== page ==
Most marine protected areas (MPAs) do not allow collection of tidepool animals. MPA maps and regulations are available on CDFW’s MPA web page, and on the mobile-friendly Ocean Sport Fishing interactive web map. Local authorities may also close off other areas to tidepool collecting.

Tidepooling and legal collecting can be a safe outdoor activity that maintains physical distancing from others as we work to minimize transmission of COVID-19. Those interested in participating must make sure to stay six feet from anyone not in their same household, wear a face mask, follow all fishing regulations, watch for incoming waves and where they step, and stay safe. Any wildlife crimes witnessed can be easily reported to CDFW’s “CalTIP” hotline, by calling 1-888-334-2258, or by texting “CALTIP”, followed by a space and the message, to 847-411 (tip411).

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Media Contacts:
John Ugoretz, CDFW Marine Region, (562) 338-3068

Kirsten Macintyre, CDFW Communications, (916) 804-1714

California Fisheries Relief Funding Soon to be Available for Select Sectors Affected by COVID-19

Coastal and marine fishery participants – including licensed commercial fishermen, fish buyers, aquaculture businesses, charter boat owners and guides – who have experienced a loss of income due to the effects of COVID-19 may be eligible for federal relief funding disbursed through the California Department of Fish and Wildlife (CDFW).

The funding is part of the federal Coronavirus Aid, Relief and Economic Security (CARES) Act. This more than $2 trillion economic relief package provides direct economic assistance for American workers, families and small businesses that have been impacted COVID-19. About $18 million in CARES funding was earmarked specifically for fisheries assistance in California.

CDFW estimates that there are more than 11,500 potentially eligible applicants for this funding, including individuals who work in the offshore, shoreside, aquaculture, commercial passenger fishing vessel and guide sectors.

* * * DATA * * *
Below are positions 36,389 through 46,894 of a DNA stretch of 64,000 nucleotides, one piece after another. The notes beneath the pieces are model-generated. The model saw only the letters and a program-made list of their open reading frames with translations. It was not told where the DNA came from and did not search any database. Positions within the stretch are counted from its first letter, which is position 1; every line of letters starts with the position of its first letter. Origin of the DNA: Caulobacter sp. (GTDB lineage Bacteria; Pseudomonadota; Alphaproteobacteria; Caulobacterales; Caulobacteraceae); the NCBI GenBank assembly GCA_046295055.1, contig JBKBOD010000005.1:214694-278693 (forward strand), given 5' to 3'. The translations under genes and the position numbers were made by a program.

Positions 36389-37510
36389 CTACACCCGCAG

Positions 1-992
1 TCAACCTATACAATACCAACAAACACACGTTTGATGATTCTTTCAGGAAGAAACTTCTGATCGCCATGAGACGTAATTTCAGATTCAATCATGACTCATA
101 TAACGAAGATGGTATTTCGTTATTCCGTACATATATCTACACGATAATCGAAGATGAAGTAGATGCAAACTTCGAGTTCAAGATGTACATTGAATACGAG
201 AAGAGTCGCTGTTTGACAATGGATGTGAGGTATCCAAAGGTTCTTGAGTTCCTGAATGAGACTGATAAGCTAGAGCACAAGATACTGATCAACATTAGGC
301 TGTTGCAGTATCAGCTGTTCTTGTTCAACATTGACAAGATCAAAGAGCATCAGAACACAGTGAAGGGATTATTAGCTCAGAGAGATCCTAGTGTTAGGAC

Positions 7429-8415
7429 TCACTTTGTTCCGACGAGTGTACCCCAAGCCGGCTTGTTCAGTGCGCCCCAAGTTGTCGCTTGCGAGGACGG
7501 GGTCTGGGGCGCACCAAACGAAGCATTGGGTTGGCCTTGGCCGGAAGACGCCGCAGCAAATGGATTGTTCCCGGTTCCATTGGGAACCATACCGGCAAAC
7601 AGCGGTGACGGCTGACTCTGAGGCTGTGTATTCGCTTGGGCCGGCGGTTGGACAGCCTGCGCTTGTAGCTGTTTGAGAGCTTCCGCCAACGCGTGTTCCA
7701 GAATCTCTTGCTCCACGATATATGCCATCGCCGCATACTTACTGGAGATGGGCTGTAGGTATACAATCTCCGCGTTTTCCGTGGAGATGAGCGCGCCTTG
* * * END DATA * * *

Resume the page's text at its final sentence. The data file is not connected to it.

Eligibility will be based on, among other things, a minimum 35 percent loss of fishing related income due to COVID-19 between Jan. 1 and June 30, 2020. Applicants must also submit documentation demonstrating active involvement in a qualifying sector. See the approved disbursement plan.

The Pacific States Marine Fisheries Commission (PSMFC) is serving as fiscal agent for these funds. PSMFC will mail claim forms to all potentially eligible applicants to the address on file with CDFW. Forms and documentation must be returned within 30 days to be eligible for disbursement. Following the close of the 30-day response period, final disbursement totals will be calculated and relief checks will be issued to qualified applicants. CDFW is requesting all potentially eligible applicants update their address on file by Monday, Aug. 17, 2020. See the address verification instructions.

For more information, please refer to CDFW’s web page for the CARES Act. Email inquiries can be sent to CDFW at CARESfisheriesInfo@wildlife.ca.gov.

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Media Contacts:
Craig Shuman, CDFW Marine Region, (916) 215-9694
Kirsten Macintyre, CDFW Communications, (916) 804-1714

July 2020 California Department of Fish and Wildlife Calendar

All calendar items are subject to change as we navigate the COVID-19 pandemic.

Various Days — Sign Up for Environmental Response to Oil Spills (EROS) Course. This free three-day course will be held October 13-15, 2020 at the Granite Bay Activity Center in Granite Bay. It is provided to new oil spill responders and consists of demonstrations, lectures by experienced response personnel, case studies and interactive field trips. Applications are due Aug. 1. For more information and to register, please contact Lea Gibson at (916) 215-5581 or lea.gibson@wildlife.ca.gov. Please include your name, contact information and oil spill response role.

1 — Recreational Chinook Salmon Season to Open on Portions of Klamath and Trinity Rivers. Emergency fishing regulations for the spring Chinook salmon fishery in the Klamath River Basin have been extended. The spring Chinook salmon fishery on the lower Klamath River (downstream of the Highway 96 bridge at Weitchpec) and Trinity River (upstream of the confluence of the South Fork Trinity River) will open July 1 and run through Aug. 14 on the Klamath River and through Aug. 31 on the Trinity River. The daily bag limit has been set to one Chinook salmon (no size restrictions), and the possession limit set at two Chinook salmon. Please see the 2020-2021 California Freshwater Sportfishing Regulations and 2020-2021 California Supplement Sport Fishing Regulations for more information.

1 — General Season for Rabbits and Varying Hare Opens Statewide (Extending through Jan. 31, 2021). For more information on small game seasons and limits, please visit wildlife.ca.gov/hunting/small-game.

1 — Dungeness Crab Sport Fishing Season Closed in the San Francisco and Central Management Areas (South of Mendocino County). For more information, please visit wildlife.ca.gov/crabs.